One of the most frequent questions about prospecting is some variation of, “How do I get my prospective client to respond to my email?” The question itself carries a lot of information, as does the frequency with which it is asked, both of which offer some guidance for those who want better prospecting results.
Making Prospecting Easier
The primary reason that some salespeople prefer selling over email is that they believe it is easier than cold calling the client to ask for a meeting. In some ways, it is easier, as you are not interrupting your prospective client while they’re in the middle of something, and you eliminate the risk of having to speak to the person who might have a negative response to your call.
In the past, this behavior would have been called call reluctance. Still, it is more accurately described as being conflict-averse, and unwillingness to deal with the small amount of conflict that comes with professional sales because it is part of business more generally. Those who ask questions about how to handle rejection are mostly still referring to the small bit of conflict that comes with having to make a case for the meeting they want and asking a second time after their contact has said no.
You can spend hours and days crafting the perfect email, not too long, not too short, just the right number of links, and the careful mentioning of a number of competitors with whom your company is already serving. To get your contact’s attention, you attach several PDFs, one about your company, one about your solution, and one case study that is sure to grab your client’s attention.
In an attempt to make it easier for your client to schedule with you, you place a link to your calendar so they can schedule a time to speak with you. And then, you wait for the notification that your dream client has scheduled a meeting with you, the disappointment mounting over time, as your pitiful, sad calendar link never garners a single click. Even the request to call or email you does nothing to improve your results.
Why No One Responds
The proliferation of email and automated tools has resulted in people getting more emails from more salespeople in their inbox every day. Because your email is one of the dozens, there is very little you can do to differentiate your email—and more importantly—it does nothing to distinguish you.
More still, it isn’t easy to craft an email so compelling that your contact picks up the phone and calls you to ask you to meet with them, or emails a response asking you to call them, or clicks your calendar link to schedule a meeting with you. Without having something so compelling that your contact should stop what they are doing to read it, your email isn’t even going to get a glance before your contact deletes it.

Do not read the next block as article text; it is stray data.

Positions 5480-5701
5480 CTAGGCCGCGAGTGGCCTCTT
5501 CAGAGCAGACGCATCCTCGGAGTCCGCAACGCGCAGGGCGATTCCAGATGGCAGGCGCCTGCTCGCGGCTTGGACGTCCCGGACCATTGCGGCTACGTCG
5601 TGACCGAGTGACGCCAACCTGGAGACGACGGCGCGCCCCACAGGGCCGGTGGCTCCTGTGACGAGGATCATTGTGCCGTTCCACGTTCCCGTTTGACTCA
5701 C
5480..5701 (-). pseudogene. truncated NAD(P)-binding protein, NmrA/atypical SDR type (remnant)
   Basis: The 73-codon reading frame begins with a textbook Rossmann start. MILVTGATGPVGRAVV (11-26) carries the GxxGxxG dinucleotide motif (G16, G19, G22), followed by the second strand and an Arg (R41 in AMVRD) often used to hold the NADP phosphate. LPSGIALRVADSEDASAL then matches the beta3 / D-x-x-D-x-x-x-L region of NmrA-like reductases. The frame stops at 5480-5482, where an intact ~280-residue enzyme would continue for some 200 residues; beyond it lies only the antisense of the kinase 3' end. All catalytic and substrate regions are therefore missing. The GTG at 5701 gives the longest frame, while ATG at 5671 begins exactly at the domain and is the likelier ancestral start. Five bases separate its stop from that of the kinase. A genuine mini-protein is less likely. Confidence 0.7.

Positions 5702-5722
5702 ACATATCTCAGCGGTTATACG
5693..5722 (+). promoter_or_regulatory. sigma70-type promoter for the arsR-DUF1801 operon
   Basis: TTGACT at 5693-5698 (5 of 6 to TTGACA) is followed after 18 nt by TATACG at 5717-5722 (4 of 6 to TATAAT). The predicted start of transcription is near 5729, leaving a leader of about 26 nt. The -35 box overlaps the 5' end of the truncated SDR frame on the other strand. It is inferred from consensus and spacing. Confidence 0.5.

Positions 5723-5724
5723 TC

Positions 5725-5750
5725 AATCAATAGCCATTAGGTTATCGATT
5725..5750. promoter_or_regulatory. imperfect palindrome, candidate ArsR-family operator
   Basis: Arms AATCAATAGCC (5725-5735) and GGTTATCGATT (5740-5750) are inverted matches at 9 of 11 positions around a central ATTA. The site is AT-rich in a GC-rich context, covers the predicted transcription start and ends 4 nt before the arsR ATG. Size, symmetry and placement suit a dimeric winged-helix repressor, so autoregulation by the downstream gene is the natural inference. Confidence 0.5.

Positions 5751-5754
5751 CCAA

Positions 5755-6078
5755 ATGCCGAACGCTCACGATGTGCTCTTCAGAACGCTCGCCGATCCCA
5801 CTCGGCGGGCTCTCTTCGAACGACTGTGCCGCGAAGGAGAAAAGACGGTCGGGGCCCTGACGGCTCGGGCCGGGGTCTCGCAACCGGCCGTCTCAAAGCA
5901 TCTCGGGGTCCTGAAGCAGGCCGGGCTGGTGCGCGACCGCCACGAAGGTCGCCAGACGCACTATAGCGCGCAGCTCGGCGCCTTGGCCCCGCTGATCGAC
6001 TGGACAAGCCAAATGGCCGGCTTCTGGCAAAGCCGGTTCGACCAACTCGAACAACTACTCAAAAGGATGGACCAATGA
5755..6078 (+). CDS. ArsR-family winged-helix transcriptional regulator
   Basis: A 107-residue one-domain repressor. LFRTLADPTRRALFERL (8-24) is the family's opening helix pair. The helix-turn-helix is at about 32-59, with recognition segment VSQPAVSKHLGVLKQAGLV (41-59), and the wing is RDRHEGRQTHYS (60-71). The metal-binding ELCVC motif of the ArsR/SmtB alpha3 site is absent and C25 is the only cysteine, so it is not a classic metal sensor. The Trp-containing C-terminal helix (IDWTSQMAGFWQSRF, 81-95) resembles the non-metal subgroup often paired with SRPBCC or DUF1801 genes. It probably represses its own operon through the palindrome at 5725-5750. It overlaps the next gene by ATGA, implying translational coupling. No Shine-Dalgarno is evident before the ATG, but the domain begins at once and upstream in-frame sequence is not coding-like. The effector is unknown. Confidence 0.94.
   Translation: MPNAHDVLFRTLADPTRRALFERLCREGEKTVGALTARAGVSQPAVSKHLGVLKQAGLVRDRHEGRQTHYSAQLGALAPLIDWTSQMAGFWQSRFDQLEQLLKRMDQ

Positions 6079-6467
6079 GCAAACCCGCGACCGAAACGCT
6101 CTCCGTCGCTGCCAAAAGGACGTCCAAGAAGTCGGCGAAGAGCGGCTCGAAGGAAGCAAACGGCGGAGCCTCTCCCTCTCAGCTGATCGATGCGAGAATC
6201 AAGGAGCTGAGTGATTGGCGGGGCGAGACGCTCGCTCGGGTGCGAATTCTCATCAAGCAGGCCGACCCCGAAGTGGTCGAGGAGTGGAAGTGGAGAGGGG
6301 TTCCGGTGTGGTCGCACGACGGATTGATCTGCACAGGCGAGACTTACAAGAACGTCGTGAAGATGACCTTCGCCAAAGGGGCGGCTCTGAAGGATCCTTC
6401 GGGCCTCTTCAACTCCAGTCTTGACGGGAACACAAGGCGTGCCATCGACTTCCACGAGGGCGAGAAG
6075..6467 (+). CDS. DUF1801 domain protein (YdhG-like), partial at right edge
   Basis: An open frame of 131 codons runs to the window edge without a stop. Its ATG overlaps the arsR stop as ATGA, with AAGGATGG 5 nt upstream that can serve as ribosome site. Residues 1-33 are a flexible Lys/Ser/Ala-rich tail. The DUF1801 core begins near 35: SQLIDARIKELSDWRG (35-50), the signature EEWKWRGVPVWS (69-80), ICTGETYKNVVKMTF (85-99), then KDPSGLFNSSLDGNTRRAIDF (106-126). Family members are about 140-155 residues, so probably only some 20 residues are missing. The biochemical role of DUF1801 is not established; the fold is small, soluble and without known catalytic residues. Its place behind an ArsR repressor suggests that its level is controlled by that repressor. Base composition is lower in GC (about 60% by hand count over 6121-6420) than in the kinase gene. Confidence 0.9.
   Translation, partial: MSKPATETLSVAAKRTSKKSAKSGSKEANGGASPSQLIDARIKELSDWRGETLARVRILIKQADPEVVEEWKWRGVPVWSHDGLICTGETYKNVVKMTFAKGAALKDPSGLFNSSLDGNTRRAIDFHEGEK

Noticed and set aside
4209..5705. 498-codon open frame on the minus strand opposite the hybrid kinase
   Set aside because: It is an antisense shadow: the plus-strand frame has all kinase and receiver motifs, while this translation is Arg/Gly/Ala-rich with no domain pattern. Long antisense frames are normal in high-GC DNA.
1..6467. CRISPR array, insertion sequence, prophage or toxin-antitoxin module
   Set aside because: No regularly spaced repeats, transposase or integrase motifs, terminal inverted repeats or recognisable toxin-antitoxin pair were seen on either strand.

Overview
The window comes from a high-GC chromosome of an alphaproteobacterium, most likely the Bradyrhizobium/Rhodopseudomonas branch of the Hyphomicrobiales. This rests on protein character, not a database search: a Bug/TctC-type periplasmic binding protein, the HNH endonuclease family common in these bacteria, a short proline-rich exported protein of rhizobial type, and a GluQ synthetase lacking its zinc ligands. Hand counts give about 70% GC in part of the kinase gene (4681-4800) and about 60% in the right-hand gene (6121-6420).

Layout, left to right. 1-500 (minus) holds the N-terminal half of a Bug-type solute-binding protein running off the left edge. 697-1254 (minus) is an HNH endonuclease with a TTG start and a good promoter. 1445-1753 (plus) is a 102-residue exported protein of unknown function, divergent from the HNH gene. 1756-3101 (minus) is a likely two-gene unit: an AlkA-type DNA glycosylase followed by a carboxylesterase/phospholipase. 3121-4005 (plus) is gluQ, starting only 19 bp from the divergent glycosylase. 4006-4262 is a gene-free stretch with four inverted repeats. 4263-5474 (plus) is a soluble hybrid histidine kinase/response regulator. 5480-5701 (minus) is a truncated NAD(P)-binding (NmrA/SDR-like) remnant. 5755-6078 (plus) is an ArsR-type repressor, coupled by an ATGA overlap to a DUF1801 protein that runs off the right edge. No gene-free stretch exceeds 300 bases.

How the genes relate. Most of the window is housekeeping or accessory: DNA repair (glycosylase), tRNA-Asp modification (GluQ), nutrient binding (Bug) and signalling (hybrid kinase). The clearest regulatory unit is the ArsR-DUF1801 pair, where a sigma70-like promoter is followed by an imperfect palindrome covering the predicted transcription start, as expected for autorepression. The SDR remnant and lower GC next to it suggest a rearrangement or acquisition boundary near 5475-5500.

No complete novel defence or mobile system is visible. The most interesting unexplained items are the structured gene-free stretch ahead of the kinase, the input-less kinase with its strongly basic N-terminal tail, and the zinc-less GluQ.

But even more important than the fact that your contacts already get too much email and that yours lacks anything that would compel them to take action, it isn’t your prospective client’s responsibility to respond to your email. Your contacts are not pursuing you to solicit your help; you are pursuing their business. You are expecting too much from an email—or a dozen emails, especially the fully automated campaigns so many weak sales organizations believe to be more “efficient,” even though almost all of their effort is greeted by the delete key or the spam filter.
How to Get a Response
The very best way to get a response from your client is going to be to use a prospecting sequence that includes phone calls, voice mails, email, the careful use of social sites, and the application of a set of nurture tools that allow you provide insights and ideas that are compelling to your contacts without you making any ask in the communication.
Instead of ending your voicemail or email by asking your contact to call you back or reply to your email, you state that you are going to call them in the next couple of days, in hopes of scheduling a meeting to share something you believe will benefit them—even if they never buy anything from you, and even if there is not going to be a next step.
Instead of sitting at your desk with a heavy heart and a sense of deep disappointment, take responsibility for communicating with your contact and earning your right to a meeting by trading value – offering them something valuable enough to command twenty or thirty minutes of their time.
You also persist in your professional pursuit long enough that you prove that you are worth their time because you are doing more than sending emails—and that you are a real person, not fully-automated sequences being sent on behalf of a salesperson who doesn’t even know the emails are being sent from their account.
The variables of success in prospecting include targeting your dream clients, having something valuable enough to trade for your contact’s time, a strong conviction that you can create value for them, and your willingness to persist. If this sounds a lot harder than sending an email, it is because it is more difficult. But it is also more effective, making it easier and faster than anything you might do to make getting a meeting easier.
Like all things in life, doing what is difficult—and that most people refuse to do—makes things easier. Trying to make things easier often makes them even more difficult.
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Filed under: Sales